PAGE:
OSU geology professor wins Theis Award for contributions to groundwater hydrology
Monday, November 28, 2022
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Dr. Todd Halihan, professor in the Boone Pickens School of Geology (BPSoG) at Oklahoma State University, was recently awarded the Charles V. Theis Award by the American Institute of Hydrology (AIH) for his work in groundwater hydrology.
“This award is the highest groundwater research award presented by the AIH and is similar to the Hollywood Walk of Fame, but for groundwater research,” Halihan said. “Clean water has provided the biggest difference in human health over any other achievement, and should be celebrated.”
AIH regularly recognizes individuals for accomplishments in the fields of groundwater, surface water, water quality and institute development. Halihan accepted the award at the American Water Resources Association conference in Seattle on Nov. 9.
“To have Todd receive this award continues to confirm the outstanding quality and commitment of the professors in the BPSoG,” said Patty Walker, OSU geology alumna and retired chief geoscientist for ExxonMobil.
“The respect and recognition that Todd is receiving from his peers in the hydrogeology community speaks to his position as a thought leader in the industry, his well respected research, the quality of the students he educates and sends into the workforce, and his commitment to the mission of a land-grant university like Oklahoma State.”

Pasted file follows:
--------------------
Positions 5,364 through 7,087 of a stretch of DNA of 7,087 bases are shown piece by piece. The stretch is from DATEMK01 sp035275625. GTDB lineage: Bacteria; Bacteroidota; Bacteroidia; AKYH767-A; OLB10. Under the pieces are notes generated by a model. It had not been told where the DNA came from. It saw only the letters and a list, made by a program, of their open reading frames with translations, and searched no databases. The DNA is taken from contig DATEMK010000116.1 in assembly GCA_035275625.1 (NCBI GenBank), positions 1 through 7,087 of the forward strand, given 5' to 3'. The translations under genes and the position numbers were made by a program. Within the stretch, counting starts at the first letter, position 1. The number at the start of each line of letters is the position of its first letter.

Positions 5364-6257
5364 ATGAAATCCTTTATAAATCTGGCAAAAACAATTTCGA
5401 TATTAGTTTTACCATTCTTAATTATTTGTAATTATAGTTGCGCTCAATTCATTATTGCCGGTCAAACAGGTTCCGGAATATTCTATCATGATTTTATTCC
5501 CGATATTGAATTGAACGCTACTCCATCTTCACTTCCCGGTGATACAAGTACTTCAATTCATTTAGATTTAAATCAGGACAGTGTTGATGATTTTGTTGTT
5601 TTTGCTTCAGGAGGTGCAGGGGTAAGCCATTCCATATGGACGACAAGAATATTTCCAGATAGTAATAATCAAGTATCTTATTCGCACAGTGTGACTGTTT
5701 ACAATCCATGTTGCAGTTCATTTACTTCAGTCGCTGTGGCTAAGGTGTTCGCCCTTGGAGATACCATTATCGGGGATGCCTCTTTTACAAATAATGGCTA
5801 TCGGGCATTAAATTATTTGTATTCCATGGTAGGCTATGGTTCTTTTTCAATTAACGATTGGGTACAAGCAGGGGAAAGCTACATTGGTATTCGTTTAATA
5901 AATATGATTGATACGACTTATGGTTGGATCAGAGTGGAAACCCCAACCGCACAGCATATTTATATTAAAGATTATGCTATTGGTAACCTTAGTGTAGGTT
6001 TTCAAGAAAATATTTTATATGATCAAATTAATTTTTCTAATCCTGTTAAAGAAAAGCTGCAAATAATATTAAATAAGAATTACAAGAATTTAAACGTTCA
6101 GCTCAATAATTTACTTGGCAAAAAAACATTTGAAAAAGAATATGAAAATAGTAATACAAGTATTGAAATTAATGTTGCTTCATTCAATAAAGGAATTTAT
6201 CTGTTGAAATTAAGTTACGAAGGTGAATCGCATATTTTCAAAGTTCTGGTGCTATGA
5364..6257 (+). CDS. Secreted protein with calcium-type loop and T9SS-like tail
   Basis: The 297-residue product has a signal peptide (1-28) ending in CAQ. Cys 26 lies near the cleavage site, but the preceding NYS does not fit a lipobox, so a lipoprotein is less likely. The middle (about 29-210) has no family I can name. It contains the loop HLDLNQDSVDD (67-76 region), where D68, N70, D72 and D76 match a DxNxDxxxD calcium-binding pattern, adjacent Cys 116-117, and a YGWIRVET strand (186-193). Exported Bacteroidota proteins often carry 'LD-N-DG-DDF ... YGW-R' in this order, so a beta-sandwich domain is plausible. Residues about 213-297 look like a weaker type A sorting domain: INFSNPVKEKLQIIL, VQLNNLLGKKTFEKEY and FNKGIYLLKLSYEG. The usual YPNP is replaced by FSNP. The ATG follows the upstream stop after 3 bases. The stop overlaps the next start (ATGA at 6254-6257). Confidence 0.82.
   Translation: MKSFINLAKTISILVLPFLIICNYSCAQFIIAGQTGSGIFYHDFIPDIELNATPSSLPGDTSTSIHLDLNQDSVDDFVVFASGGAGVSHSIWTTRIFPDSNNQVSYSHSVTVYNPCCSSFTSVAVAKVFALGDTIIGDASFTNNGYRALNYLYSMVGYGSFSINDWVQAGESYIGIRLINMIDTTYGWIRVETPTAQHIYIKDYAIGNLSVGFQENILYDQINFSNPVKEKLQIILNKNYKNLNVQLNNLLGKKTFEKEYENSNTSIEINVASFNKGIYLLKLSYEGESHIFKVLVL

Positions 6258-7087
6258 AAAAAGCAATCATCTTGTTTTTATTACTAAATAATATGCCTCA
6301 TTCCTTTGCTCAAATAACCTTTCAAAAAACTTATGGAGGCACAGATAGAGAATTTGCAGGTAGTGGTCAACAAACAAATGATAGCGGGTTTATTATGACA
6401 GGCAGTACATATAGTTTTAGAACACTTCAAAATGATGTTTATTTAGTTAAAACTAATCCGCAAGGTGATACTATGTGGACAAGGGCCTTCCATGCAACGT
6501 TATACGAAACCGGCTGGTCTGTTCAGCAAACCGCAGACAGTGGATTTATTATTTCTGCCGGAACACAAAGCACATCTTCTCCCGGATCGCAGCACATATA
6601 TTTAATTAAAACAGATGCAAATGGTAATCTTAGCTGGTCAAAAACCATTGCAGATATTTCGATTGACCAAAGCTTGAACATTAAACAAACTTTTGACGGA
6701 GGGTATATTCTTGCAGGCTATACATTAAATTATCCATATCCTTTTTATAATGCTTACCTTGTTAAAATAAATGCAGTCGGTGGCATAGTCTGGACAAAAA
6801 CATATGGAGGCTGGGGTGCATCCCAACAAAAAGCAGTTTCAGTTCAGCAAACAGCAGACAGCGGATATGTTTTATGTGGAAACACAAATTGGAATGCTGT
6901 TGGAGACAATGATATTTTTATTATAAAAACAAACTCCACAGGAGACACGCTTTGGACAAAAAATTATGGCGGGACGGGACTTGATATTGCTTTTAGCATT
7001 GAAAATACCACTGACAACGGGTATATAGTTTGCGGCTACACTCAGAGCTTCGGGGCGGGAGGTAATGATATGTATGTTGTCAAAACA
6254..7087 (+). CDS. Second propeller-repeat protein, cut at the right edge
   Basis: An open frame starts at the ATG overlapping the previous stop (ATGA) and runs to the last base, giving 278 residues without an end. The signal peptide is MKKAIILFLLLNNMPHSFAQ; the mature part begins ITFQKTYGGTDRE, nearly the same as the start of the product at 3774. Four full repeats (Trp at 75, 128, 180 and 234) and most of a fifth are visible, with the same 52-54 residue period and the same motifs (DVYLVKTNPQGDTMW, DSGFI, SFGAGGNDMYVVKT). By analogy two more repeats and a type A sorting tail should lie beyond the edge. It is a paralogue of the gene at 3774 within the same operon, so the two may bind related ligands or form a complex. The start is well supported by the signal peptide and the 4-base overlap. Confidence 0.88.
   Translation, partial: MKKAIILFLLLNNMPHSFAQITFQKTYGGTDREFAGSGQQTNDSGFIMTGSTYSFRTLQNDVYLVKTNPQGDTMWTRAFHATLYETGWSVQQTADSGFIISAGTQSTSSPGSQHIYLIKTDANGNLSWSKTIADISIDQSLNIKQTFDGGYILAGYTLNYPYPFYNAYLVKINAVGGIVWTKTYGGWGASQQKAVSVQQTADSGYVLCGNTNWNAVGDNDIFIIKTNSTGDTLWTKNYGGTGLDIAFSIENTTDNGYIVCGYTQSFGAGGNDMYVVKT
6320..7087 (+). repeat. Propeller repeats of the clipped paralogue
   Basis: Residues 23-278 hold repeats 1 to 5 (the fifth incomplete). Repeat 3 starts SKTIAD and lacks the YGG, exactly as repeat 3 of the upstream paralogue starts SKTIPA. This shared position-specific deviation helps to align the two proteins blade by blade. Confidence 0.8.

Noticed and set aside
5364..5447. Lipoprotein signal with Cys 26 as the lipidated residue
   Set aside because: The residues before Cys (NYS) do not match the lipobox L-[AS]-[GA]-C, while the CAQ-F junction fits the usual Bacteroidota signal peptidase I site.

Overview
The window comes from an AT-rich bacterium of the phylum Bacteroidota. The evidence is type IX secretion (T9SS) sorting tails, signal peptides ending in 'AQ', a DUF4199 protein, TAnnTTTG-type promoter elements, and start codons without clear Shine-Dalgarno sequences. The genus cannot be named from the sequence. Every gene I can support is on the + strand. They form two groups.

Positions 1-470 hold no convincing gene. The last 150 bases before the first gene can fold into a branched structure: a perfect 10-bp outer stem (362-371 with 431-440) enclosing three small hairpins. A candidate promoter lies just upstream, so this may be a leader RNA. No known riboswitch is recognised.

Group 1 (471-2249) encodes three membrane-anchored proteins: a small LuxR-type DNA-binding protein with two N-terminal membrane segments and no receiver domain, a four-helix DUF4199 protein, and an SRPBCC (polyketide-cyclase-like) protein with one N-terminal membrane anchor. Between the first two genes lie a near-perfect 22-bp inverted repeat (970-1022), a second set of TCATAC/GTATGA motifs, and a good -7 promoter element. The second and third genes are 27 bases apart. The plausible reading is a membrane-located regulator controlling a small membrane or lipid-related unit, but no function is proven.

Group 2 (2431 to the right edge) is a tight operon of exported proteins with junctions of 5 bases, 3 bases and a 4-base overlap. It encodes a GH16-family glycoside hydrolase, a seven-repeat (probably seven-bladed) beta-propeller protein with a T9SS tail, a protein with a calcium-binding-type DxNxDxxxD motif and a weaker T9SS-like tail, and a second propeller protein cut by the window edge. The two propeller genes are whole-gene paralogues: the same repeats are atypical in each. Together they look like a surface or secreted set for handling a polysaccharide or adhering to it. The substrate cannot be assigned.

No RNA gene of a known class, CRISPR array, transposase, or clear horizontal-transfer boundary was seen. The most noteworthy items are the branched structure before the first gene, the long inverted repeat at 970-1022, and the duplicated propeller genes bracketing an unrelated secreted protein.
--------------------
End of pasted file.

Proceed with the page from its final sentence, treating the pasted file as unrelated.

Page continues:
Fellow BPSoG associate professor Dr. Jim Puckette echoed Walker, stating that Halihan’s accomplishments go beyond being an exceptional scientist.
“He is also dedicated to outreach and service and does not hesitate to give back to his students, CAS, OSU, the state of Oklahoma and the professional societies and organizations he belongs to,” Puckette said. “His impact at OSU is difficult to measure because beyond being an outstanding teacher and researcher, he has for almost two decades carried the torch for the hydrogeology and environmental geology subdisciplines at OSU.”
Halihan explained that OSU has been the home of groundwater and subsurface fluid research since the BPSoG was founded, and is bolstered by collaborations with the National Ground Water Association and a number of state businesses and organizations.
“With more than 98% of our available freshwater in the ground, groundwater has to be the focus of our efforts if you are going to sustain humanity,” Halihan said. “Helping people find clean water or remediate dirty water is the most rewarding career you can find.”